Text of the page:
Hannity is a master apologist for the Republican Party. He continually rails against “left wing elites” (p. 26), “liberals” (p. 88), “Democrats” (p. 52), the “Democratic Party” (p. 2), the “liberal elite” (p. 59), the “liberal establishment” (p. 56), the “left-wing establishment” (p. 57), the “left” (p. 167), “liberal opposition” (p. 72), “liberal detractors” (p. 61), and “liberal government leaders” (p. 57). The fact that Republicans have basically controlled the Congress since 1994, and are therefore responsible for every piece of bad legislation passed during the last ten years, escapes his eyes. As a Republican apologist, the hypocrisy of Sean Hannity is appalling. Ronald Reagan is “the twentieth century’s greatest president” (p. 21). In his “evil empire” address, Reagan “articulated a set of priorities that still define conservatism today” (p. 83). But as been pointed out here many, many times, Reagan did anything but roll back or even slow down the growth of government. Under the last year of the “evil” Jimmy Carter, the federal government spent $591 billion; in the last year of the “good” Ronald Reagan, the federal government spent $1.064 trillion. Do the math. The top tax rates were cut, which helped the “rich,” but the Social Security tax rates were raised, which hurt everyone.
But if Reagan was so “good,” and Clinton was so “evil,” then why does Hannity continually blame Clinton for appeasing Saddam Hussein when he admits that “during the 1980s the Reagan administration did business with Saddam Hussein’s Iraq” (p. 94)? But the larger question is this: If Saddam Hussein was evil and a threat to the United States, then why wasn’t he “taken out” by Ronald Reagan or George Bush I? If, as Hannity maintains, “Clinton’s refusal to seize Osama bin Laden is another failure that endangered Americans” (p. 189), then why is not Reagan’s and Bush senior’s refusal to seize Saddam Hussein an even greater failure that endangered Americans? Hannity further states regarding Clinton and bin Laden: “Presented with multiple opportunities to seize one of the world’s most notorious terrorists — a known threat to our country — the Clinton administration chose not to act” (p. 190). Again, why did not Reagan and Bush senior act to seize Saddam Hussein?
Then there is the case of North Korea. Hannity correctly says about this communist paradise: “North Korea is known as one of the most evil regimes in the world. Its dictator, Kim Jong Il, has subjected his people to mass starvation and torture. He has routinely sent individuals to prison camps modeled on the old Soviet gulag system” (p. 194). True. Speaking of Secretary of State Madeleine Albright having dinner with Kim Jong Il of North Korea, Hannity comments: “It was a disgraceful performance: A man responsible for the deaths of untold thousands, who maintains an iron grip on his terror-stricken people, who starves his populace to arm his military, socializing with a senior U.S. official even as the murderer’s regime was in flagrant violation of a critical arms agreement” (p. 197). True again. Then Hannity insists that “as a result of the Clinton administration’s refusal to confront this tyrant, future generations of Americans are now forced to coexist with an isolated, militaristic nation that possesses the most terrible of weapons — and a maniacal dictator who might be willing to use them” (p. 197). But again, how many Republican presidents have we had since the Korean War who “refused to confront” the dictators of North Korea? One — Eisenhower, two — Nixon, three — Ford, four — Reagan, five — Bush I, six — Bush II. Surely Hannity would not say that North Korea has only been a “threat” to the U.S. under the presidency of Bill Clinton?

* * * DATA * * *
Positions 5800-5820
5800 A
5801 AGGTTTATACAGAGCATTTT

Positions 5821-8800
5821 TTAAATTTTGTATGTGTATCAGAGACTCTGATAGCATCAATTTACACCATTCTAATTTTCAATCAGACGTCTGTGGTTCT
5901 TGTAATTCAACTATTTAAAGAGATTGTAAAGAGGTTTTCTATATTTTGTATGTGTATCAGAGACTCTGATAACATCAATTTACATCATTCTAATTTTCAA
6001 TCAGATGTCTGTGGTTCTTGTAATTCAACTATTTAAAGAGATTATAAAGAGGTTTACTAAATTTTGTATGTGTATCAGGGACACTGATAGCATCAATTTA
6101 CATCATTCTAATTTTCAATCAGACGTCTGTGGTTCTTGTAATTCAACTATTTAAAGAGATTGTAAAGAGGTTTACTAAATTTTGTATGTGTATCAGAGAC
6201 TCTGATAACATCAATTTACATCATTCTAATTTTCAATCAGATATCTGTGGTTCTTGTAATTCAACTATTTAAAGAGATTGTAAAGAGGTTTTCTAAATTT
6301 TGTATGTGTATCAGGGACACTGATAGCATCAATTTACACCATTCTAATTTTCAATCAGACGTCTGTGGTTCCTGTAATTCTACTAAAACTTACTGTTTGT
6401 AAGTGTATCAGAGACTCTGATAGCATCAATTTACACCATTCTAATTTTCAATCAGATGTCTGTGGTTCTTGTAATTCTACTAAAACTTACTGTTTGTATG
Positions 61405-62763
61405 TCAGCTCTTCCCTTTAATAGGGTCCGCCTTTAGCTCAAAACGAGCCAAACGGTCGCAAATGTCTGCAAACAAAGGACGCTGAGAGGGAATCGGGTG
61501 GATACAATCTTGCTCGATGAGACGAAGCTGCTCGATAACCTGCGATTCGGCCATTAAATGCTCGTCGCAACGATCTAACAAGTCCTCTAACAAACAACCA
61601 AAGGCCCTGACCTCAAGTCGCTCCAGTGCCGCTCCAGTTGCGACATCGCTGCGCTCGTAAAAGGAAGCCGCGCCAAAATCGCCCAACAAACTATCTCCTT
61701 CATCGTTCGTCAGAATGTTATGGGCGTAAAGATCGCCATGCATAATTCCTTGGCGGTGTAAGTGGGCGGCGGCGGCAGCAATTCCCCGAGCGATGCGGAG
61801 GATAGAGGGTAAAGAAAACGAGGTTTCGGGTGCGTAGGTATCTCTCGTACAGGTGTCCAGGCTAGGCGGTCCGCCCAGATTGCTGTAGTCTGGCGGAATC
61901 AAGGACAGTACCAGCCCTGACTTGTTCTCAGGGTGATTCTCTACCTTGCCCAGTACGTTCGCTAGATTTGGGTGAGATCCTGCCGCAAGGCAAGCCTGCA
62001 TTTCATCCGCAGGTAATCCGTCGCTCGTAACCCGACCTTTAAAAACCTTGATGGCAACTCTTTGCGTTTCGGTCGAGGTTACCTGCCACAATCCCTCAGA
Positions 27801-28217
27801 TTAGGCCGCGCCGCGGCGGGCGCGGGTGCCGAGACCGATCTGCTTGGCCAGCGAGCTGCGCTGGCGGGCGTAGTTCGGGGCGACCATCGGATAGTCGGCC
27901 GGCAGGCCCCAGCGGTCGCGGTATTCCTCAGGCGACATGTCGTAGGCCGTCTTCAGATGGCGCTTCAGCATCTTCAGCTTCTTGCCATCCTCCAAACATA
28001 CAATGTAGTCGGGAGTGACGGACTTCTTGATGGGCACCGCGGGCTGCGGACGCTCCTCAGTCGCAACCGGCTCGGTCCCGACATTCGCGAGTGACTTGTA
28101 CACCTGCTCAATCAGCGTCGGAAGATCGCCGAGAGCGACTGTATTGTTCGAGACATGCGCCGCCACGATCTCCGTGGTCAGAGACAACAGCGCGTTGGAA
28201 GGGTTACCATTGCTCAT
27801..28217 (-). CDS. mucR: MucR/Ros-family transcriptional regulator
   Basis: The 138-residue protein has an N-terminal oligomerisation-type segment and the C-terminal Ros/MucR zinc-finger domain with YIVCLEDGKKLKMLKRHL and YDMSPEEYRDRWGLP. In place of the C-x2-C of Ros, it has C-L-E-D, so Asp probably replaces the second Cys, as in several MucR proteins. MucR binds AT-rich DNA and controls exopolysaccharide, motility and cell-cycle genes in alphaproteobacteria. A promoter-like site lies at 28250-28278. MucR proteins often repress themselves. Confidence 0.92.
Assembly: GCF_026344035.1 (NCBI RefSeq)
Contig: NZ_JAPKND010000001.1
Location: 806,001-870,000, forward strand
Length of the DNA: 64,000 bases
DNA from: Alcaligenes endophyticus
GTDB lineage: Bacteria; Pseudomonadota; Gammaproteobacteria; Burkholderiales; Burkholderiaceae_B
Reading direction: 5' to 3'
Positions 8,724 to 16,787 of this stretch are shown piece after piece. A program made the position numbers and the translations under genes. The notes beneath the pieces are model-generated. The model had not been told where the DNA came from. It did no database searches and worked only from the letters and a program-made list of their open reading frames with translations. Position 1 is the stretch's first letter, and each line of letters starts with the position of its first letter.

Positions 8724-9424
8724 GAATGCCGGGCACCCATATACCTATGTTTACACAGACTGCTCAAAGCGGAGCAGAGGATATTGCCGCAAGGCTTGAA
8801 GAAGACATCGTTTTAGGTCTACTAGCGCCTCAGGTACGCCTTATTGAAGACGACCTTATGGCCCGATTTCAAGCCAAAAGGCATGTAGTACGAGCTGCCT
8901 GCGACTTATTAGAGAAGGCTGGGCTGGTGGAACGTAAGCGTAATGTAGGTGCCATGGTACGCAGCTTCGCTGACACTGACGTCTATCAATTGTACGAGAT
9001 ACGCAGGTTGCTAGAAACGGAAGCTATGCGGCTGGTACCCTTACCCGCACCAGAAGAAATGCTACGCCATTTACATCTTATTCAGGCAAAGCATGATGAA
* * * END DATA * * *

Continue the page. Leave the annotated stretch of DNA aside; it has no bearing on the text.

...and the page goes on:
But why stop with North Korea, evil regimes exist all over the world — they always have and always will — that oppress, starve, rape, maim, torture, and kill their citizens. Should the United States become the world’s policeman? Should we, as Murray Rothbard, said, “Invade the world“? Hannity apparently thinks so: “America has the moral right — no, obligation — to fight for its own security, and that of any oppressed nation” (p. 12).
Hannity is a fanatical Bush devotee. He claims that he is “no blind supporter of President George W. Bush. I have often criticized his domestic policies, and I don’t believe he is perfect” (p. 273). But nevertheless, Bush is “the right man in the right place at the right time” (p. 273), one of “our greatest modern presidents” (p. 25), our “leader” (p. 1), a “powerful leader” (p. 18), a “masterful crisis president” (p. 114). Hannity has the audacity to claim that Bush is a “defender of our liberties” (p. 114) even though it has been documented that Bush has made war on the Bill of Rights. Hannity should have been more careful when he talked about Bush’s religious faith (pp. 9, 13, 15) and how he is the “personification of moral clarity” (p. 9). He should have remembered that, back in 1986, Bush told The Wall Street Journal’s Al Hunt that he was a “f—ing son of a bitch” or that during the presidential campaign Bush called a New York Times reporter a “major-league a–hole.” Time magazine reported earlier this year that during a briefing for three senators by Condoleezza Rice in March of 2002, Bush stuck his head into a White House meeting room and exclaimed: “F— Saddam. We’re taking him out!” The only man mentioned in the book more than Bush (except for “evil” men like bin Laden and Hussein) is the socialist warmonger Winston Churchill (pp. 28, 47, 49, 50, 51, 52, 87, 112, 128, etc.).